The Price of Delaying the Inevitable in Iraq
by Ron Paul by Ron Paul
Good intentions frequently lead to unintended bad consequences. Tough choices, doing what is right, often leads to unanticipated good results.
The growing demand by the American people for us to leave Iraq prompts the naysayers to predict disaster in the Middle East if we do. Of course, these merchants of fear are the same ones who predicted that invading and occupying Iraq would be a slam-dunk operation; that we would be welcomed as liberators, and oil revenues would pay for the operation with minimal loss of American lives.
All of this hyperbole came while ignoring the precise warnings by our intelligence community of the great difficulties that would lie ahead. The chaos that this preemptive, undeclared war has created in Iraq has allowed the Al Qaida to establish a foothold in Iraq and the strategic interests of Iran to be served.
The unintended consequences have been numerous. A well-intended but flawed policy that ignored credible warnings of how things could go awry has produced conditions that have led to a war dominated by procrastination, without victory or resolution in sight.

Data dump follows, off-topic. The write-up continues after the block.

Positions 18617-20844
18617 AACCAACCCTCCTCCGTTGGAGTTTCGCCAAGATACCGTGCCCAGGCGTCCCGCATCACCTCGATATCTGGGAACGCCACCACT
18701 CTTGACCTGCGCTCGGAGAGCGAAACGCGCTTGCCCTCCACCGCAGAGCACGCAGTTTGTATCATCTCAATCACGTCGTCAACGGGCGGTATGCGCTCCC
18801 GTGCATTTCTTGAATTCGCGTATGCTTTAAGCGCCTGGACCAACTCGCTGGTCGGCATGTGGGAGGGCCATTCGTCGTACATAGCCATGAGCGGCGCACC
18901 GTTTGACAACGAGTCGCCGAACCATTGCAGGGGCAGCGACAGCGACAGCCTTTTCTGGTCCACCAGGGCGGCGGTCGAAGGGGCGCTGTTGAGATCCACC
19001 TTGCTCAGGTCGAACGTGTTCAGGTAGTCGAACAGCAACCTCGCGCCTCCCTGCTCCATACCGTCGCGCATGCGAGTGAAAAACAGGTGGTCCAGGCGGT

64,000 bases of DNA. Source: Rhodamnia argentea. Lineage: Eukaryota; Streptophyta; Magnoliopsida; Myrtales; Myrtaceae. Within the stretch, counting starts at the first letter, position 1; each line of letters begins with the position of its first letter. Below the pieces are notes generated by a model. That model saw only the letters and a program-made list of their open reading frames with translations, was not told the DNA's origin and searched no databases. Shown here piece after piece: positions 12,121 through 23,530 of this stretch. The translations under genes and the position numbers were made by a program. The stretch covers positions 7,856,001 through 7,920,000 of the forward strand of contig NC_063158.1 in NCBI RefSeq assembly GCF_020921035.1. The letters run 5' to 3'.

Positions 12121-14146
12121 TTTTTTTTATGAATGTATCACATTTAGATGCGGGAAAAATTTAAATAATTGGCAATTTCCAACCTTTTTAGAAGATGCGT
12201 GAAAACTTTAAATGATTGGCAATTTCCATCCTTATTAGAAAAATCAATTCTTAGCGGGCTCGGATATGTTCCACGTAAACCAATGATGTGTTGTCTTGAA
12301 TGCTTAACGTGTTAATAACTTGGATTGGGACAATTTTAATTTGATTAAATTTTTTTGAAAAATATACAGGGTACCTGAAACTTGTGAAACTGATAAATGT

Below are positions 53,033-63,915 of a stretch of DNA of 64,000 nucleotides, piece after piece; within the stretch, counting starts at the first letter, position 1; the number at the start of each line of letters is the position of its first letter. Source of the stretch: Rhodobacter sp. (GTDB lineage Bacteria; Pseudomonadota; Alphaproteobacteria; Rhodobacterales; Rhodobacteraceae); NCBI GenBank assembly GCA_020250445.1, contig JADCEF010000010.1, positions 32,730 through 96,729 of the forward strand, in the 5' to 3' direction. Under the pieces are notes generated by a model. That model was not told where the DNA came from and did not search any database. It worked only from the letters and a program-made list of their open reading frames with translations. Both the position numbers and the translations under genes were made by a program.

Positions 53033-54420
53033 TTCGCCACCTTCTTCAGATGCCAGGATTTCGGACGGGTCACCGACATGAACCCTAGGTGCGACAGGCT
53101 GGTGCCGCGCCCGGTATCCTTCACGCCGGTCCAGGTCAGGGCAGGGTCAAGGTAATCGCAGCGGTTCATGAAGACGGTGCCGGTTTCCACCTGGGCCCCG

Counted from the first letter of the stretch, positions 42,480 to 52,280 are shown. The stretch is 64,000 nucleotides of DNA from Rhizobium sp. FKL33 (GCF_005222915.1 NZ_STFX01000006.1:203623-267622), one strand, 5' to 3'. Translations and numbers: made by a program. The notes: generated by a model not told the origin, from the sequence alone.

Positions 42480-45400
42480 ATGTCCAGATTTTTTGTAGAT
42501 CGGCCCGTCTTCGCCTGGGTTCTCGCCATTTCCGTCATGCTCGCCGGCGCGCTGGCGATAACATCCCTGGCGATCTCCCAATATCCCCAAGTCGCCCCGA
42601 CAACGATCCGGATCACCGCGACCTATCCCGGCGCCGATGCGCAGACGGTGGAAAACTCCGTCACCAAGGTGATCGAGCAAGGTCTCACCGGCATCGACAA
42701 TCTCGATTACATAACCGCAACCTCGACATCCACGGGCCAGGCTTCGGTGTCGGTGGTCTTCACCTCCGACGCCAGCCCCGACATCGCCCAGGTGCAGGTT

Those who want a total military victory, which no one has yet defined, don’t have the troops, the money, the equipment or the support of a large majority of the American people to do so.
Those in Congress who have heard the cry of the electorate to end the war refuse to do so out of fear the demagogues will challenge their patriotism and support of the troops, so nothing happens except more of the same. The result is continued stalemate with the current policy and the daily sacrifice of American lives.
This wait-and-see attitude in Washington, and the promised reassessment of events in Iraq later on, strongly motivates the insurgents to accelerate the killing of Americans in order to influence the decision coming in three months. In contrast, a clear decision to leave would prompt a wait and see attitude in Iraq, a de facto cease fire, in anticipation of our leaving, the perfect time for the Iraqi factions to hold their fire on each other and on our troops and just possibly begin talking with each other.
Most Americans do not anticipate a military victory in Iraq, yet the Washington politicians remain frozen in their unwillingness to change our policy there, fearful of the dire predictions that conditions can only get worse when we leave. They refuse to admit that the condition of foreign occupation is the key ingredient that unleashed the civil war now raging in Iraq and serves as a recruitment device for Al Qaida.
It’s time for a change in our foreign policy.
Dr. Ron Paul is a Republican member of Congress from Texas.